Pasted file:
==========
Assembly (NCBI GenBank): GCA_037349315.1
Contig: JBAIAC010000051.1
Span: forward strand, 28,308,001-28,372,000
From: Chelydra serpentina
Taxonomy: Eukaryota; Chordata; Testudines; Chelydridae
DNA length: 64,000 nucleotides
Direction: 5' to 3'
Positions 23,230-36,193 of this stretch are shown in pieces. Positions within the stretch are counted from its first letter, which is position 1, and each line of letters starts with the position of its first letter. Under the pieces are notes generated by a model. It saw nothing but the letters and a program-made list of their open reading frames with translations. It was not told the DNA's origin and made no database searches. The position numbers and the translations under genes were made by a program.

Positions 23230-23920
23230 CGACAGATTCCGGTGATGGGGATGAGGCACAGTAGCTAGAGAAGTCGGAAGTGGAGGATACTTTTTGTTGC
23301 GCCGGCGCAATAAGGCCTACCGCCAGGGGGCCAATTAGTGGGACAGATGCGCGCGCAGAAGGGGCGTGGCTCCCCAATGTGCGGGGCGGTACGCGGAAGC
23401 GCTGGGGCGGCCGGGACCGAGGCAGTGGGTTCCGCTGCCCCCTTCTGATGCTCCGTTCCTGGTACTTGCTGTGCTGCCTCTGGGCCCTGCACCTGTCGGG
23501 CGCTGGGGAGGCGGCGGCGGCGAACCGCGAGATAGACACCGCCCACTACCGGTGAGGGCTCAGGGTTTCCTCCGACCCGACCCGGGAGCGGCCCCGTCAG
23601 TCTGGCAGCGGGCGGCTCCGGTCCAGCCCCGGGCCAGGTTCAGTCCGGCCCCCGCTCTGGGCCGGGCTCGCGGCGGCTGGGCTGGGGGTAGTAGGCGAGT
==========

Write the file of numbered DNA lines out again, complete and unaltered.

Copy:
Assembly (NCBI GenBank): GCA_037349315.1
Contig: JBAIAC010000051.1
Span: forward strand, 28,308,001-28,372,000
From: Chelydra serpentina
Taxonomy: Eukaryota; Chordata; Testudines; Chelydridae
DNA length: 64,000 nucleotides
Direction: 5' to 3'
Positions 23,230-36,193 of this stretch are shown in pieces. Positions within the stretch are counted from its first letter, which is position 1, and each line of letters starts with the position of its first letter. Under the pieces are notes generated by a model. It saw nothing but the letters and a program-made list of their open reading frames with translations. It was not told the DNA's origin and made no database searches. The position numbers and the translations under genes were made by a program.

Positions 23230-23920
23230 CGACAGATTCCGGTGATGGGGATGAGGCACAGTAGCTAGAGAAGTCGGAAGTGGAGGATACTTTTTGTTGC
23301 GCCGGCGCAATAAGGCCTACCGCCAGGGGGCCAATTAGTGGGACAGATGCGCGCGCAGAAGGGGCGTGGCTCCCCAATGTGCGGGGCGGTACGCGGAAGC
23401 GCTGGGGCGGCCGGGACCGAGGCAGTGGGTTCCGCTGCCCCCTTCTGATGCTCCGTTCCTGGTACTTGCTGTGCTGCCTCTGGGCCCTGCACCTGTCGGG
23501 CGCTGGGGAGGCGGCGGCGGCGAACCGCGAGATAGACACCGCCCACTACCGGTGAGGGCTCAGGGTTTCCTCCGACCCGACCCGGGAGCGGCCCCGTCAG
23601 TCTGGCAGCGGGCGGCTCCGGTCCAGCCCCGGGCCAGGTTCAGTCCGGCCCCCGCTCTGGGCCGGGCTCGCGGCGGCTGGGCTGGGGGTAGTAGGCGAGT